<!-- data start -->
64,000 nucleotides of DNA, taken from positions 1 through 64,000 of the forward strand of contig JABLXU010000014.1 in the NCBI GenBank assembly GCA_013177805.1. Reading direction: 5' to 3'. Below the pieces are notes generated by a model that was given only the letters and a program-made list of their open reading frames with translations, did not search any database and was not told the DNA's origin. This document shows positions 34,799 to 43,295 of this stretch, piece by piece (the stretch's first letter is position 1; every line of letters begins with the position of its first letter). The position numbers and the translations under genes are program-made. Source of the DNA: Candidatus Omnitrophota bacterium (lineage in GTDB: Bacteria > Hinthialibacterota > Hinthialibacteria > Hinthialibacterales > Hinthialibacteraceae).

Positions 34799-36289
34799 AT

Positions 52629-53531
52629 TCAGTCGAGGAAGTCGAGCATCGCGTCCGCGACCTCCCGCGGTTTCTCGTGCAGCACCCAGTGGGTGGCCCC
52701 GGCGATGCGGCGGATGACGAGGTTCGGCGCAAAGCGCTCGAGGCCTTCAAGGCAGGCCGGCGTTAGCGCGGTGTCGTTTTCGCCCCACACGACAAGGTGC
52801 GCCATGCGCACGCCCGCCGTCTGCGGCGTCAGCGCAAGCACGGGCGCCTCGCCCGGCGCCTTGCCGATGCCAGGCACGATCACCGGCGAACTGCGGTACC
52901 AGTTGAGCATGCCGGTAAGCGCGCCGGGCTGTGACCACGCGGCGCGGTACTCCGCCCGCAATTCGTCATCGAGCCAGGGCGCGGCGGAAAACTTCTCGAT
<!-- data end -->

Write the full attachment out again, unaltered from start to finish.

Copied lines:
64,000 nucleotides of DNA, taken from positions 1 through 64,000 of the forward strand of contig JABLXU010000014.1 in the NCBI GenBank assembly GCA_013177805.1. Reading direction: 5' to 3'. Below the pieces are notes generated by a model that was given only the letters and a program-made list of their open reading frames with translations, did not search any database and was not told the DNA's origin. This document shows positions 34,799 to 43,295 of this stretch, piece by piece (the stretch's first letter is position 1; every line of letters begins with the position of its first letter). The position numbers and the translations under genes are program-made. Source of the DNA: Candidatus Omnitrophota bacterium (lineage in GTDB: Bacteria > Hinthialibacterota > Hinthialibacteria > Hinthialibacterales > Hinthialibacteraceae).

Positions 34799-36289
34799 AT

Positions 52629-53531
52629 TCAGTCGAGGAAGTCGAGCATCGCGTCCGCGACCTCCCGCGGTTTCTCGTGCAGCACCCAGTGGGTGGCCCC
52701 GGCGATGCGGCGGATGACGAGGTTCGGCGCAAAGCGCTCGAGGCCTTCAAGGCAGGCCGGCGTTAGCGCGGTGTCGTTTTCGCCCCACACGACAAGGTGC
52801 GCCATGCGCACGCCCGCCGTCTGCGGCGTCAGCGCAAGCACGGGCGCCTCGCCCGGCGCCTTGCCGATGCCAGGCACGATCACCGGCGAACTGCGGTACC
52901 AGTTGAGCATGCCGGTAAGCGCGCCGGGCTGTGACCACGCGGCGCGGTACTCCGCCCGCAATTCGTCATCGAGCCAGGGCGCGGCGGAAAACTTCTCGAT